Book Review – something sensational to read in the train

Some find Gyles Brandreth irritating; others admire his wit, erudition and tenacity. I was somewhere in the middle until I read his edited diary “something sensational to read in the train”*. Now, I’m just a little more inclined to give more weight to his many positive attributes.

Gyles has always been a high achieving and driven individual. Top exam results, Scholarship to Oxford, President of the Oxford Union, accomplished after dinner speaker, TV star and published author by 20, he ends the diaries by announcing that he is going to do one thing of quality before he dies. Passionate about Shakespeare, ballet and hi-brow culture, he has however spent a lot of his life in fluffy jumpers on game shows. Gyles believes that his passion for doing lots of different things means that he is unlikely to excel at any one thing. Businessman, prolific writer**, theatre impresario, politician, TV interviewer, biographer to Prince Philip, tireless after dinner speaker, charity worker etc etc. This man works hard indeed; it’s in his genetic make-up and he believes that he’s only happy if he continues to do work every hour on a variety of enterprises. What I believe Gyles has missed – though its obvious from reading his diary – is that his public image is due to the choices that he himself has made and that he has made these choices because he has chosen to value money highly.

Gyles appears to be a very honest individual, both ethically and in his judgement and observations on himself and others. He has a great strength in disambiguating his version of what happened from his wider analysis on why and how it happened. One of his strongest traits is his non-judgemental attitude to others. He will gossip about others, but does so typically by looking for and finding the positive aspect of the other person’s character. One gets the feeling that Gyles has probably edited the diary to spare the feelings of others. He doesn’t do this however to spare his own feelings and some of the diary is a little uncomfortable to read, especially the early years. I would have been inclined to edit out some aspects of the diary that didn’t show me in a positive light. He hasn’t, and that’s to his great credit.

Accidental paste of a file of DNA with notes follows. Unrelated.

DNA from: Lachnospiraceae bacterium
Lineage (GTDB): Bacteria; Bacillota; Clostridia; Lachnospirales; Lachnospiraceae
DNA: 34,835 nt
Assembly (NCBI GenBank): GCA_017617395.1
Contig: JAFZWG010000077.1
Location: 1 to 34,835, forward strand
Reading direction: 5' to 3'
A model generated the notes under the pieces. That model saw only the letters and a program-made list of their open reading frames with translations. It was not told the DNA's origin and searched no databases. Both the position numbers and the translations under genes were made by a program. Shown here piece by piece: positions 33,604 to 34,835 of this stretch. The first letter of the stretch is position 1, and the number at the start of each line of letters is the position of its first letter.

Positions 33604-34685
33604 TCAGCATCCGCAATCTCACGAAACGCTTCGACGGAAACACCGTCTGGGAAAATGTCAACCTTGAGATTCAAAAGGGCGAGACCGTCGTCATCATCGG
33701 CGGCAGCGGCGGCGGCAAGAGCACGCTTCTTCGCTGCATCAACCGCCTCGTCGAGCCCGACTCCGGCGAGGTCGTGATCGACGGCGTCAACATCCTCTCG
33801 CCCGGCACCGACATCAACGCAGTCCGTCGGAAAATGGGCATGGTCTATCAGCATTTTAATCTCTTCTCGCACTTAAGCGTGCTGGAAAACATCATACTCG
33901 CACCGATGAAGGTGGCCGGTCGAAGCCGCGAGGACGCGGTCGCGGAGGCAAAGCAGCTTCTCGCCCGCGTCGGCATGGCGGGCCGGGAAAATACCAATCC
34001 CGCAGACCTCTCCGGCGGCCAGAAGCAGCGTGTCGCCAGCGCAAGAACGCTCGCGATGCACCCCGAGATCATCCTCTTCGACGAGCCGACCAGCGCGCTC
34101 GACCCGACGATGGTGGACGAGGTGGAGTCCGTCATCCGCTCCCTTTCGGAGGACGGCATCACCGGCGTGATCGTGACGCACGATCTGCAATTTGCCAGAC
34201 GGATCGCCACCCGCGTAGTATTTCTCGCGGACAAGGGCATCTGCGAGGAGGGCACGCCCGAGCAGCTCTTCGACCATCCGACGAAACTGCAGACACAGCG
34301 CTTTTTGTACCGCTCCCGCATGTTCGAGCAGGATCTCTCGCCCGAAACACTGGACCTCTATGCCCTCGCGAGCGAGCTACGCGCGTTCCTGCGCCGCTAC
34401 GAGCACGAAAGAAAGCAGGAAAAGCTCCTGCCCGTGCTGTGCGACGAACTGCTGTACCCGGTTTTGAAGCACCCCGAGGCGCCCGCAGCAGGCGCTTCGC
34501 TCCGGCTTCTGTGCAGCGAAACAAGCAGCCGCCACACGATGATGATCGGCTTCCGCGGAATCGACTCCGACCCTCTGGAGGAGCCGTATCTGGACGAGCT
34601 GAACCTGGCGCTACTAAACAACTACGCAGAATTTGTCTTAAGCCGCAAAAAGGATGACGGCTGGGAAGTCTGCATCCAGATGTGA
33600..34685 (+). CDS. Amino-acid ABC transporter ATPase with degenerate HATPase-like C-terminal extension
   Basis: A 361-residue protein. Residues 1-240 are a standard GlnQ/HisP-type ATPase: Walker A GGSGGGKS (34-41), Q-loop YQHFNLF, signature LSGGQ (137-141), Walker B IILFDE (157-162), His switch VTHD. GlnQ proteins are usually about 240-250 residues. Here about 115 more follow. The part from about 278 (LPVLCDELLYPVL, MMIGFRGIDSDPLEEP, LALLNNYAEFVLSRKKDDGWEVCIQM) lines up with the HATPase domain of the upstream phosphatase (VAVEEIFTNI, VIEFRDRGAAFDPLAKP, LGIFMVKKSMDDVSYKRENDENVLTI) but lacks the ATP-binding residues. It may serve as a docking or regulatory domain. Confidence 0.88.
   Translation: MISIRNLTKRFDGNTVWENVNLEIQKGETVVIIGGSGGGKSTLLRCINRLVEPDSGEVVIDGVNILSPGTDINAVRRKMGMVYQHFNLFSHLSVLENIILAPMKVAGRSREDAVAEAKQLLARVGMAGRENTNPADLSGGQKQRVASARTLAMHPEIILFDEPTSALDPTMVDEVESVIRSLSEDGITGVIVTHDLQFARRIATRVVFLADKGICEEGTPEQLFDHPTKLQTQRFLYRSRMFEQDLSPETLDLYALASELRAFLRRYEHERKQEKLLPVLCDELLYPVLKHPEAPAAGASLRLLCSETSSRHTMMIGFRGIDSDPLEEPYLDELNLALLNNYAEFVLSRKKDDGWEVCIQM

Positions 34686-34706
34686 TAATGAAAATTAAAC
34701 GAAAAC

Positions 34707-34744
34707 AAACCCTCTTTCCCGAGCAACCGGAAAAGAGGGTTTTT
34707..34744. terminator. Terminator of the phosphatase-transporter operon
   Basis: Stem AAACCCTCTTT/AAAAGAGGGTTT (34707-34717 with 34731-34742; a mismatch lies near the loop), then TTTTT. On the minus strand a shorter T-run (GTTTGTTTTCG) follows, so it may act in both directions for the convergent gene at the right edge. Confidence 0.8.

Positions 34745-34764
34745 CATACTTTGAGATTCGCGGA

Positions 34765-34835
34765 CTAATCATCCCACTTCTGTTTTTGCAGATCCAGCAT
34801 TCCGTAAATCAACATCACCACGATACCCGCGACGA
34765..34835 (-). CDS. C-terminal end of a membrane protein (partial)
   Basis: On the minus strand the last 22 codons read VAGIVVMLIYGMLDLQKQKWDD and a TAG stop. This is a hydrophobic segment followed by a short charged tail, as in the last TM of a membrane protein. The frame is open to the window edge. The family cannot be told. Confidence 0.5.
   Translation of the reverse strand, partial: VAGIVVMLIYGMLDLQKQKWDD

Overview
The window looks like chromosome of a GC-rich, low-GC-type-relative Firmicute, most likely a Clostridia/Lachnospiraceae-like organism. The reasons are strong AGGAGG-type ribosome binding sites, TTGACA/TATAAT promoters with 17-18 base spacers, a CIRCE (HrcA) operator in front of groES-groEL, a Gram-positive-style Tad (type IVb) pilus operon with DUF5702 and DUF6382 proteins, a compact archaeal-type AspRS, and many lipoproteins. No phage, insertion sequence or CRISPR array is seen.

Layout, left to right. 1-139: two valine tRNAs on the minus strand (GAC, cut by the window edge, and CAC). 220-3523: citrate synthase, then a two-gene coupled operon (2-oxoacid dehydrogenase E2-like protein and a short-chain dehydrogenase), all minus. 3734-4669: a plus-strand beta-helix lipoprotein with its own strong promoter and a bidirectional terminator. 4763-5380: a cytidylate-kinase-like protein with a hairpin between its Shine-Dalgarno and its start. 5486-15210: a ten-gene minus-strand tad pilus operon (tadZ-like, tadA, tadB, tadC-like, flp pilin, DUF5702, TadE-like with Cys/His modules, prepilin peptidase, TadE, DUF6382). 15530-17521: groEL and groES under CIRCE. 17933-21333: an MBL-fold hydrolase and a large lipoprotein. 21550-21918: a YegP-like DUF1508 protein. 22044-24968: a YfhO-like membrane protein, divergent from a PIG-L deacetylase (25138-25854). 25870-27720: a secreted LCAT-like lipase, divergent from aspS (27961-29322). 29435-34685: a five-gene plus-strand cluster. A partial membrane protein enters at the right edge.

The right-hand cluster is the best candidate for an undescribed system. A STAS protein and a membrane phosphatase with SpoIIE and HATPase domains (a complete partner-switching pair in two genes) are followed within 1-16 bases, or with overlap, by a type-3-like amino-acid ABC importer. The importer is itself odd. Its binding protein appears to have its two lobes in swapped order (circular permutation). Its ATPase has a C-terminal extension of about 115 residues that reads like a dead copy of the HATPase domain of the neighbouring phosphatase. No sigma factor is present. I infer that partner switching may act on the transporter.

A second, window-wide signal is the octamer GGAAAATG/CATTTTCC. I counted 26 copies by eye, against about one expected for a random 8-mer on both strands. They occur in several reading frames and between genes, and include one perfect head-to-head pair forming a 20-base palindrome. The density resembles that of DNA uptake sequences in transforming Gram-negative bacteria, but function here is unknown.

This desire to see the good in others also restricts his effectiveness in some areas. He is a hopeless politician. He aspires to be Home Secretary (so that he can implement prison reform), but the diary is littered with his spectacularly poor judgements about others (Archer, Neil Hamilton, Hurd).

Gyles knows everybody with any fame in the UK (and many outside the UK too). He has outstanding stories too; ones that will make you laugh uproariously on a train. The stories are enough to warrant you buying the book.

Gyles both values good entertainment in others and seeks to provide it to others. He has done this in these diaries and I recommend them highly. They will make more sense to those from the UK, but it can be enjoyed by anyone. I read it on kindle; and they are available from Amazon.

*referencing the famous Oscar Wilde quote
**really very prolific. Hundreds and hundreds of (largely inconsequential) books

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